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Cybele's Secret by Juliet Marillier
Review by Juliet McKenna
Tor Hardcover  ISBN/ITEM#: 9781405052054
Date: 07 December 2007 List Price £14.99 Amazon US / Amazon UK /

The magical sequel to Wildwood Dancing -- a beautiful young adult fantasy tale set in the glamorous world of Istanbul.

The new novel from Juliet Marillier, Cybele's Secret is published in hard cover by Tor UK. We're re-running Juliet McKenna's review of Marillier's previous novel Wildwood Dancing in this issue (see below) and Juliet will be reviewing this sequel in our January 2008 issue.

Despite a curiously unpromising beginning to Cybele's Secret, readers who enjoyed Juliet Marillier's Wildwood Dancing, which I reviewed back in our January 2007 issue, should be pleased with this sequel. However, those coming new to this series may be initially hard-pressed to engage with the world and the characters.

Whereas the first novel was set in a remote valley that could have been in any fantasy realm, this tale unfolds in medieval Istanbul. Consequently the opening chapters are heavy with description anchoring the story to the city that nevertheless manages to be oddly generic and fails to convey much sense of place. We're also left adrift in time. There are references to Genoese traders and to distant places like Portugal and England, yet no mention of kings or queens to round out the historical setting. Such omission in Wildwood Dancing was of little concern, since such things had little relevance. However, out in the wider world, this lack of precision jars, not least because the narrator, Paula, is ostensibly a scholar, travelling as clerk and assistant to her merchant father.

He is keen to tell her all manner of other things, just as she notices and explains a great deal more for the reader's benefit. On one level this is justifiable within the context of the tale. On the other hand, given the slew of description in these early chapters and chunks of recapping from the previous story, all this information comes perilously close to a data-dump. As a result, early episodes introducing key characters lack the impact they might otherwise have had, and no clear, distinct voice for Paula emerges until well into the book. Indeed, those who have read Wildwood Dancing may initially struggle to distinguish her from her sister Jena, who told that tale.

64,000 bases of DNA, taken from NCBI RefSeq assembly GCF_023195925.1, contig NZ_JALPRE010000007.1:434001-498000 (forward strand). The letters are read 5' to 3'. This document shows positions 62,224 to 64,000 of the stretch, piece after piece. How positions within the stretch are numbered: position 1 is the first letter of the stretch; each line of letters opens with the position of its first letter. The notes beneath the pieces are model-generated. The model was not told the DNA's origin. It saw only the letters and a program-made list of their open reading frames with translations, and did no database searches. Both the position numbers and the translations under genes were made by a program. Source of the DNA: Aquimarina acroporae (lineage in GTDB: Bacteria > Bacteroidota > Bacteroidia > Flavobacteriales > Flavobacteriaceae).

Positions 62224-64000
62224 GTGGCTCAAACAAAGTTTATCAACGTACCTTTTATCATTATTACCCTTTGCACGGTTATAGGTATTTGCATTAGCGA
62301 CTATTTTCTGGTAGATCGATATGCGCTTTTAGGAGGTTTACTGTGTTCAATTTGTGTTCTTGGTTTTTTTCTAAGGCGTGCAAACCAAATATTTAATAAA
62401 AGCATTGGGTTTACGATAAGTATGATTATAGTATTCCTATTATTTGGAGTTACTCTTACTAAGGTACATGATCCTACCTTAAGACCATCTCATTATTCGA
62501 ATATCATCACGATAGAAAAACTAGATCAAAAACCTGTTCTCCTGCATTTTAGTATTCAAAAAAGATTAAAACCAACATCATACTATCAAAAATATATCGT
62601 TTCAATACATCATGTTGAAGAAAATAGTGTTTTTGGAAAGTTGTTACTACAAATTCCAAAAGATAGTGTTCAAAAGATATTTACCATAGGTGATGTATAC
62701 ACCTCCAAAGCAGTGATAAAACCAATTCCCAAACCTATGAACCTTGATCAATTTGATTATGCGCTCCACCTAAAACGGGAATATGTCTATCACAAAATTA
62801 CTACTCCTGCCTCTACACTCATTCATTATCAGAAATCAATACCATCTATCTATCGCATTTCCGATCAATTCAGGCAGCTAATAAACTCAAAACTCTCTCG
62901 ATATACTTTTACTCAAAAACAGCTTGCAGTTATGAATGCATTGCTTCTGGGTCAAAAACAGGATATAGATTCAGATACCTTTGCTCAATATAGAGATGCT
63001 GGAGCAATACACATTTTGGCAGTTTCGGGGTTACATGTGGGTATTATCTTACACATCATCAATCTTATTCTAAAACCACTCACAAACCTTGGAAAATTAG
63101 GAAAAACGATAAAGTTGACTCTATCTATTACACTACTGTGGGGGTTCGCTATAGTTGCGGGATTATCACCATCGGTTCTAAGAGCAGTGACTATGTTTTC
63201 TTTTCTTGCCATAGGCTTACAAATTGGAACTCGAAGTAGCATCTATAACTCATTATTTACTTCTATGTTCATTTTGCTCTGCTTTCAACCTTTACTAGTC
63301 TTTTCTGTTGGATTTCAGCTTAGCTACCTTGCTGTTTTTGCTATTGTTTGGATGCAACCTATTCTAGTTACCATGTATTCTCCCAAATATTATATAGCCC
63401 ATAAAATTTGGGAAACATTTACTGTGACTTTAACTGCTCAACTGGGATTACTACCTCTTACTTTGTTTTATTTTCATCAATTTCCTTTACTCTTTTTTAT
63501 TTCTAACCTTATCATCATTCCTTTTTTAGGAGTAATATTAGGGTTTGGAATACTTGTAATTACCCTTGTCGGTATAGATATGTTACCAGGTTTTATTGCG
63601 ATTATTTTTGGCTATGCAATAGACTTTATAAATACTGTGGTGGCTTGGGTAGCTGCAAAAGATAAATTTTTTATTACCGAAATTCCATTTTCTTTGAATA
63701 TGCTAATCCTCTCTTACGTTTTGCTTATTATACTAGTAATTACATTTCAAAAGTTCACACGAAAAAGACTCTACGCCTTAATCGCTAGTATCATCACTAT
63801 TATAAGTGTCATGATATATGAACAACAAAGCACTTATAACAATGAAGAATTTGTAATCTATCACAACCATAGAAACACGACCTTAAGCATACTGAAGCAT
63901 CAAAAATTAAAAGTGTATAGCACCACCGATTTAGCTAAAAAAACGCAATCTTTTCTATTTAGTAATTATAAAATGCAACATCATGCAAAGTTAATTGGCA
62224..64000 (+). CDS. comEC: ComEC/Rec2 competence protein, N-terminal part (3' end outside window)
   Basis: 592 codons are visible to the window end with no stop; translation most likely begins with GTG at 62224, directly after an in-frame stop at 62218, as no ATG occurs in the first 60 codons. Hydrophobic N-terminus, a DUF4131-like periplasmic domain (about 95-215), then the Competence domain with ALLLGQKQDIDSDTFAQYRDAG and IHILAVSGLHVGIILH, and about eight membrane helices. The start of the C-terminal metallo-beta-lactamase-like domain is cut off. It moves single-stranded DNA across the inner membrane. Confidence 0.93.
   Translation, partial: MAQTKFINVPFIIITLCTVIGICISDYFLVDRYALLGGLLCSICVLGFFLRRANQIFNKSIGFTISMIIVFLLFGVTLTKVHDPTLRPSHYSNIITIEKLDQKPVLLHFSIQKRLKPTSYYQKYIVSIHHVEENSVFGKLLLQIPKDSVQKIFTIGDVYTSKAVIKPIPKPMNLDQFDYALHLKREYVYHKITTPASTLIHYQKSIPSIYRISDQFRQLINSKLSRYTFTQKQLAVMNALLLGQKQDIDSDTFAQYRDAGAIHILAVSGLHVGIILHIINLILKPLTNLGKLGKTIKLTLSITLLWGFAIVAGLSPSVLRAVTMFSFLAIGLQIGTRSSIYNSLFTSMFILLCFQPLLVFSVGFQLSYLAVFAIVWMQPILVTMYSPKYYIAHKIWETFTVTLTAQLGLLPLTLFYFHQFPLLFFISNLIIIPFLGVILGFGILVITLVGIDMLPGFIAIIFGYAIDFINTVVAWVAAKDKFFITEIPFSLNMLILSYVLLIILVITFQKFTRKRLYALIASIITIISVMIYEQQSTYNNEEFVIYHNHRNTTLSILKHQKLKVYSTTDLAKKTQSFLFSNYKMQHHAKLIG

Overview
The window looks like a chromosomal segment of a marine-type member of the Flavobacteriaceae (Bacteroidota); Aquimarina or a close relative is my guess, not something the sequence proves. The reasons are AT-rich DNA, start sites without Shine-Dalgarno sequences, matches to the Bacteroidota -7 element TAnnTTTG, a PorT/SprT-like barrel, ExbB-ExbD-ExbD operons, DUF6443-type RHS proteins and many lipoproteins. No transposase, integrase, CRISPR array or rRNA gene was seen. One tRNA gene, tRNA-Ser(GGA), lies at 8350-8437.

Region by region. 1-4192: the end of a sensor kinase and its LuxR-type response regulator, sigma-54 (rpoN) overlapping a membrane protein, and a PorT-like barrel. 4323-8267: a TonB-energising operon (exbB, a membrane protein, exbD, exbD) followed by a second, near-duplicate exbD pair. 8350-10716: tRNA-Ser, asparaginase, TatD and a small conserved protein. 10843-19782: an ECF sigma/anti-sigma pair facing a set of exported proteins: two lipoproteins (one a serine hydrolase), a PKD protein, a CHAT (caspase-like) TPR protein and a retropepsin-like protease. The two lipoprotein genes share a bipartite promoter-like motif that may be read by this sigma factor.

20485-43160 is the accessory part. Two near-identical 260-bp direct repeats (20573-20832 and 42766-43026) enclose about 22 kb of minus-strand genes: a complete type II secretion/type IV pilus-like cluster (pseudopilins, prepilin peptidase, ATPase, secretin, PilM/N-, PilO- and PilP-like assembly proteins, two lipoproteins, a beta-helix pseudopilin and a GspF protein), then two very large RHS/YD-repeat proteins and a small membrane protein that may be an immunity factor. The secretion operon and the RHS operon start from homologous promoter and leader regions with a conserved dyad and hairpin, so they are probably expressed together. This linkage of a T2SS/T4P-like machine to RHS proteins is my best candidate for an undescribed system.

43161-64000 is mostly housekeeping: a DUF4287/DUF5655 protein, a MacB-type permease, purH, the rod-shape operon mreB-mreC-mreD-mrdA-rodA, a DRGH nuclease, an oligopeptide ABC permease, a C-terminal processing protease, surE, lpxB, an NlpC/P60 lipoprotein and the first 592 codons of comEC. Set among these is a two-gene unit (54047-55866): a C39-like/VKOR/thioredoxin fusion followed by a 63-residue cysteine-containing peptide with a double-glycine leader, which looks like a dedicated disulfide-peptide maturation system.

This lack-lustre beginning is all the more unfortunate as once the story gets into its stride, it improves with every chapter. Specific descriptions paint vivid scenes while everyday customs and routines subtly create an exotic atmosphere. Individuals become increasingly well rounded as their words and actions reveal their characters and the contradictions within them.

Paula's father Teodor has come to Istanbul to buy an ancient artefact dedicated to the pagan goddess Cybele for a wealthy client. For him, this is purely a matter of business, whatever the rumours of good luck bestowed by the artefact. Paula wonders if this artefact is somehow linked to the Other Kingdom, the faerie realm that she and her sisters visited in Wildwood Dancing. She becomes certain it is when she catches glimpses of her sister Tatiana, who chose to live in the Other Kingdom with her lover. Other clues appear, convincing Paula that the artefact has an importance far beyond its worth in gold. However other folk want to get their hands on Cybele's Secret, and not only merchants. The Muslim authorities are determined to stamp out the rumoured renaissance of this pagan cult and then there's the Portuguese trader, Senhor Duarte da Costa Aguiar. He's rumoured to be a pirate, so how is he mixed up in all this?